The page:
Want to write for Wordable? Good choice!
We write about blogging, content marketing, systems and process, and more generally, how to be a more productive content marketer.
If you like writing about those things, you’ll be a good fit.
In return, you get access to our audience of content crafters as well as a link (DA 53 or something like that). Plus the satisfaction of a job well done 🙂
Here’s the process for writing for us:
- Read the guidelines below. It’s important. Additionally, familiarize yourself with our blog content and style (link here).
- Fill out the form below to submit a bit about you and your article ideas (If you don’t have an article idea, we can work with you to provide one. We have a large content backlog. Mention that if that’s the case.)
- Our editor will review your submission and reach out to you with any next steps.
Here are our guidelines:
- Be useful
- Be data driven
- Be thorough
- Be original
- Be engaging
Rule One: Be Useful
Core to our content strategy is utility. The reader should leave more effective at their job than they came.
So while thought pieces are interesting, we need to consistently ask ourselves, “so what?”
In fact, a great thought framework to walk through when you’re writing a post or making a point is:
- So what?
- Now what?
Essentially, let’s be useful to the reader. Provide tools, tips, tricks, tactics, and be spare on the exposition or opinionated rants.
Another point here: avoid basic BS. Our readers aren’t beginners, so you can skip the 101 stuff and get into the good stuff.
Rule Two: Be Data Driven
The world is filled with misleading headlines, PR fluff, and opinionated garbage. Thing is, there are a lot of fantastic writers that advance misleading opinions due to lack of research. They write persuasively and don’t do the world a damn bit of good.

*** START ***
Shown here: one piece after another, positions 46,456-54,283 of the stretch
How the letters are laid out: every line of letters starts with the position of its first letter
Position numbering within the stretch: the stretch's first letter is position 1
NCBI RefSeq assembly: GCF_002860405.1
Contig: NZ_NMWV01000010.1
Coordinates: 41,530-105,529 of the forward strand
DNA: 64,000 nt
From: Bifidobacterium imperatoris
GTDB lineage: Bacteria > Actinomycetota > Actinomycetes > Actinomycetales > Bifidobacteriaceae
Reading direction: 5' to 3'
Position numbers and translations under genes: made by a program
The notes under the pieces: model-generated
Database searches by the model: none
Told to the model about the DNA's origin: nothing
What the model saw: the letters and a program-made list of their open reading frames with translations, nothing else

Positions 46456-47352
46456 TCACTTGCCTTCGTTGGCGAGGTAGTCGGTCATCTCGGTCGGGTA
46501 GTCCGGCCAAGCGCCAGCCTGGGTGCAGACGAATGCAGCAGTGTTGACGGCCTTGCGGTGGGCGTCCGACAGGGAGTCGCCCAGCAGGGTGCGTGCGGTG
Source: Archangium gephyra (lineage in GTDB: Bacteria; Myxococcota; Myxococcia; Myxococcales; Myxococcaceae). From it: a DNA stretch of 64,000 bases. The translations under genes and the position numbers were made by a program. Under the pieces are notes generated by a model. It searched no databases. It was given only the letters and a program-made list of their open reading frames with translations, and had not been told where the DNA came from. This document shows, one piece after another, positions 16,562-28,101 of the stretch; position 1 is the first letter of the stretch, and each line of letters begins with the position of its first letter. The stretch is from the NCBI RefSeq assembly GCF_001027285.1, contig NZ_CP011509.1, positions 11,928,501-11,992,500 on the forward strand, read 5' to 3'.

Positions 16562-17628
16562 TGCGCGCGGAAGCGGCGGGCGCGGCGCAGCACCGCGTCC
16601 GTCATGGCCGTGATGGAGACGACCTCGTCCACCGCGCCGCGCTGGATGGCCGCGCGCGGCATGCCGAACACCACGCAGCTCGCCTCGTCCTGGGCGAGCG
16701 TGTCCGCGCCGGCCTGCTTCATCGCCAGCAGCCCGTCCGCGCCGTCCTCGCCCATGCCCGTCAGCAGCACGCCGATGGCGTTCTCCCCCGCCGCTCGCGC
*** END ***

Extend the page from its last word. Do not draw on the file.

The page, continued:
We do research here. We scour the data and make sure we’re telling the truth. Instead of saying something like, “longer posts are better for SEO” find a study (or 3) that support this. Also, find the why (why do longer posts work better for SEO?).
The rule of thumb: no opinions unchecked. Back up everything with data/research.
Rule Three: Be thorough
If you make a point, flesh it out fully. The reader shouldn’t leave confused. Everything should be cleared up by the end of the post, at which point the reader can then go on and put into action what we’ve written about.
If you can’t fully explain a concept, make sure you link out to a resource that can.
In general, opt for thoroughness over brevity. We want to be useful and clear, but we also want to make sure the point is understood.
Rule Four: Be original
Don’t plagiarize; that’s obvious.
But also, don’t pitch “me-too-content.” If it’s just the same garbage rehashed that every other blogger is writing about, how can we stand out? How are we contributing?
We don’t want to be the noise. We want to be the signal.
Be original. It’s more fun. It’s more effective.
Rule Five: Be engaging
We’re storytellers writing to an audience of storytellers, so use your words and images carefully to draw people into a narrative that is interesting and engaging. People shouldn’t want to skim or bounce, they should be drawn to each and every subsequent sentence. Craft your content usefully, but also artfully.
If you don’t have an article idea, we can work with you to provide one. We have a large content backlog.